John Breckinridge was a lawyer, slave-owning planter, soldier and politician in the U.S. states of Virginia and Kentucky. He served several terms each in the state legislatures of Virginia and Kentucky before legislators elected him to the U.S. Senate. He also served as United States Attorney General during the second term of President Thomas Jefferson. He is the progenitor of Kentucky's Breckinridge political family and the namesake of Breckinridge County, Kentucky.

5th United States Congress 1797-1799 legislative term

The 5th United States Congress was a meeting of the legislative branch of the United States federal government, consisting of the United States Senate and the United States House of Representatives. It met at Congress Hall in Philadelphia, Pennsylvania, from March 4, 1797, to March 4, 1799, during the first two years of John Adams' presidency. In the context of the Quasi-War with France, the Alien and Sedition Acts were passed by congress. The Acts were overwhelmingly supported by the Federalists and mostly opposed by the Democratic-Republicans. Some Democratic-Republicans, such as Timothy Bloodworth, said they would support formally going to war against France but they opposed the Alien and Sedition Acts which Bloodworth and others believed were unconstitutional.

Martin Chittenden American politician

Martin Chittenden was an American politician from Vermont. He served as a United States representative from 1803 to 1813 and as the seventh governor of Vermont from 1813 to 1815, during a crucial portion of the War of 1812.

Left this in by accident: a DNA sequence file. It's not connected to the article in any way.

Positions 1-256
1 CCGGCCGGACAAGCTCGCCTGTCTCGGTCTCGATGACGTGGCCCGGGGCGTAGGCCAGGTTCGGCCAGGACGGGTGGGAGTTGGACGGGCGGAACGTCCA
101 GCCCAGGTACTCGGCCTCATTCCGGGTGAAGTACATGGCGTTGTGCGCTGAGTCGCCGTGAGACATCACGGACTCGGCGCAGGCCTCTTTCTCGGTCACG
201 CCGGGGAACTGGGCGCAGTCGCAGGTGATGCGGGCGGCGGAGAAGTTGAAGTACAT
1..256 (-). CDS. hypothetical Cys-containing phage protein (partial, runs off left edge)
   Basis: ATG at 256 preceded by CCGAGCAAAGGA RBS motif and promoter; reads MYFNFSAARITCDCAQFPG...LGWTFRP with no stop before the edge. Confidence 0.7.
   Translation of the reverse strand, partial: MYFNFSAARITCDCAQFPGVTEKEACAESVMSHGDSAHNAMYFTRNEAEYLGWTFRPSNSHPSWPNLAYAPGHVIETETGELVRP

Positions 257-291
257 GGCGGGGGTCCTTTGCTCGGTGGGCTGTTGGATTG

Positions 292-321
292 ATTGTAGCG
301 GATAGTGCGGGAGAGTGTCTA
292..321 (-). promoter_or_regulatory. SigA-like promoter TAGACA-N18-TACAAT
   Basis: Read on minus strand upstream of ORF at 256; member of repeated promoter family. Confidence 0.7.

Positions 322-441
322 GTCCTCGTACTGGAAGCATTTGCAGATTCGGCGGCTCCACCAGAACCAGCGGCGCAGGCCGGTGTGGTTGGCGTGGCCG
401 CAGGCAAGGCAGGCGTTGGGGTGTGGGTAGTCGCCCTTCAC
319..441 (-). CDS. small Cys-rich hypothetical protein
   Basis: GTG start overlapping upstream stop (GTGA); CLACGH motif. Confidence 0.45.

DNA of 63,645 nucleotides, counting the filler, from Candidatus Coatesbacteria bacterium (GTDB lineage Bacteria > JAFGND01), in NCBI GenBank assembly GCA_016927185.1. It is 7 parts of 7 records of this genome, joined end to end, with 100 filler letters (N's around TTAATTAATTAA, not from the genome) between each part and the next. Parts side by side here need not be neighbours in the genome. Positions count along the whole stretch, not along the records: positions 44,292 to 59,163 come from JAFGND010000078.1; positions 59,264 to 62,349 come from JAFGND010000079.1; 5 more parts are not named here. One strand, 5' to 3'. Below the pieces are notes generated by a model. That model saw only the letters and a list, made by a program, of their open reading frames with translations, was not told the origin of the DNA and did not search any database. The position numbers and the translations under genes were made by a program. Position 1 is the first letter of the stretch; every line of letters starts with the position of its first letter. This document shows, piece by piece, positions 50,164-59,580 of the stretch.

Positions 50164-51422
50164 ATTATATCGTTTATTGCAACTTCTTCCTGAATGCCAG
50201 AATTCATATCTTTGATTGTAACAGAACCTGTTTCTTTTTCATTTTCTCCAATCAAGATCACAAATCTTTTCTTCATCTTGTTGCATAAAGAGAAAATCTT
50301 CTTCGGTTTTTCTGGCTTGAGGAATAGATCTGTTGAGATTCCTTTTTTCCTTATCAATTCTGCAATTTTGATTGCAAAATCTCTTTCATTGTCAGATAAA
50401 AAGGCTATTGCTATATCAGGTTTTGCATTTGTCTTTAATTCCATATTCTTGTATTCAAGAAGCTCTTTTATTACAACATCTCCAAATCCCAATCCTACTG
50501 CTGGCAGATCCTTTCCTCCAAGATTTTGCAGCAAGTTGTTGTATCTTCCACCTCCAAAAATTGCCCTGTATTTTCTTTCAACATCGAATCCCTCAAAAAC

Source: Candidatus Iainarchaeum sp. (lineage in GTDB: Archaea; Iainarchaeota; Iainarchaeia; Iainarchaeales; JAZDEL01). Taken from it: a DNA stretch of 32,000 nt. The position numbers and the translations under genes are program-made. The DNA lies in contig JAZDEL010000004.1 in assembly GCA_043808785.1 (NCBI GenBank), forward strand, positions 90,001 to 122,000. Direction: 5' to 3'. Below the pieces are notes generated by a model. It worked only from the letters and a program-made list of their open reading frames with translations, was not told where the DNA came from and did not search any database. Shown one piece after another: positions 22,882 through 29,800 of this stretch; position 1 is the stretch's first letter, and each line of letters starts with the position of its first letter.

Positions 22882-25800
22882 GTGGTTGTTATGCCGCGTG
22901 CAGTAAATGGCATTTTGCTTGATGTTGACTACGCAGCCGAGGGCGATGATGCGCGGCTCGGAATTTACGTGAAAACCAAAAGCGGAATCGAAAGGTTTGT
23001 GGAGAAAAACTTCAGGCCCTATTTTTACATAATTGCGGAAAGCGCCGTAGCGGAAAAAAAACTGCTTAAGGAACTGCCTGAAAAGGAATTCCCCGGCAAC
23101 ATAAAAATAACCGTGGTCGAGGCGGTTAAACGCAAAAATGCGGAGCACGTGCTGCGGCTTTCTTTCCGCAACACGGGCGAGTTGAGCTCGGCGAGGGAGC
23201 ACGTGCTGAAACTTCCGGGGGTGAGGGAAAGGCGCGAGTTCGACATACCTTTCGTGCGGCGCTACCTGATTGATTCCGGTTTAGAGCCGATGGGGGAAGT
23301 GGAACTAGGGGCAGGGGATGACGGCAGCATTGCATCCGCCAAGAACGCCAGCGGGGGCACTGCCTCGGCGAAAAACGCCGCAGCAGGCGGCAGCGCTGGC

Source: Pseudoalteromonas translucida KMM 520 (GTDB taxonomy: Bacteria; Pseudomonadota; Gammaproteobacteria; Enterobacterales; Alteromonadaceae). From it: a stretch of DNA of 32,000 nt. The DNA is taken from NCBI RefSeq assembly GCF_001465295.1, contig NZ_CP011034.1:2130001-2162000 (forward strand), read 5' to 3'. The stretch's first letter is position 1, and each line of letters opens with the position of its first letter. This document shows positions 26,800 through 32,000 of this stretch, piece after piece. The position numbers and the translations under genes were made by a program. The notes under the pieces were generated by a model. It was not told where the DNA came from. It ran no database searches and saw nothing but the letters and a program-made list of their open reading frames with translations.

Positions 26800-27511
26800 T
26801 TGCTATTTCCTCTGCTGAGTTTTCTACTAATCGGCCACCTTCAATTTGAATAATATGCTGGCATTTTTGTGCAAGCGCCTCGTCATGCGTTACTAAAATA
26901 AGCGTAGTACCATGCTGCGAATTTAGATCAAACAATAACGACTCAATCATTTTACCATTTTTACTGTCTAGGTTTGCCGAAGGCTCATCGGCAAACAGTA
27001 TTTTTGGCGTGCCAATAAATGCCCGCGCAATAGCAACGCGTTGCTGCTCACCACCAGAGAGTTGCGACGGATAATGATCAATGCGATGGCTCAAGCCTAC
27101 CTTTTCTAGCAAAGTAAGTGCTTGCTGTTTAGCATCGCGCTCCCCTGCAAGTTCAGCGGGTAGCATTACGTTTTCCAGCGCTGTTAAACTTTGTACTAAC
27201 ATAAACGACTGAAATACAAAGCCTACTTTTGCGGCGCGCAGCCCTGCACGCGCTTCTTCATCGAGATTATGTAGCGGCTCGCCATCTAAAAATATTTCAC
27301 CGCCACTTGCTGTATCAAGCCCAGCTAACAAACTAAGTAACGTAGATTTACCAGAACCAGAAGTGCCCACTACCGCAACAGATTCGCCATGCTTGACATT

Isaac Tichenor American judge

Isaac Tichenor was an American lawyer and politician. He served as the third and fifth governor of Vermont and United States Senator from Vermont.

James Elliot was an American soldier, lawyer, author and politician. A holder of local and state offices throughout his life, he was most notable for his service as a United States representative from Vermont.

1798 and 1799 United States House of Representatives elections House elections for the 6th U.S. Congress

The 1798 and 1799 United States House of Representatives elections were held during President John Adams term. The earliest in New York in April 1798, and the latest in Tennessee in August 1799, after the official start of the 6th Congress on March 4, 1799, but before the start of the first session of this Congress in Philadelphia on December 2, 1799. It was the last congressional session before the move to the new capital at Washington, D.C.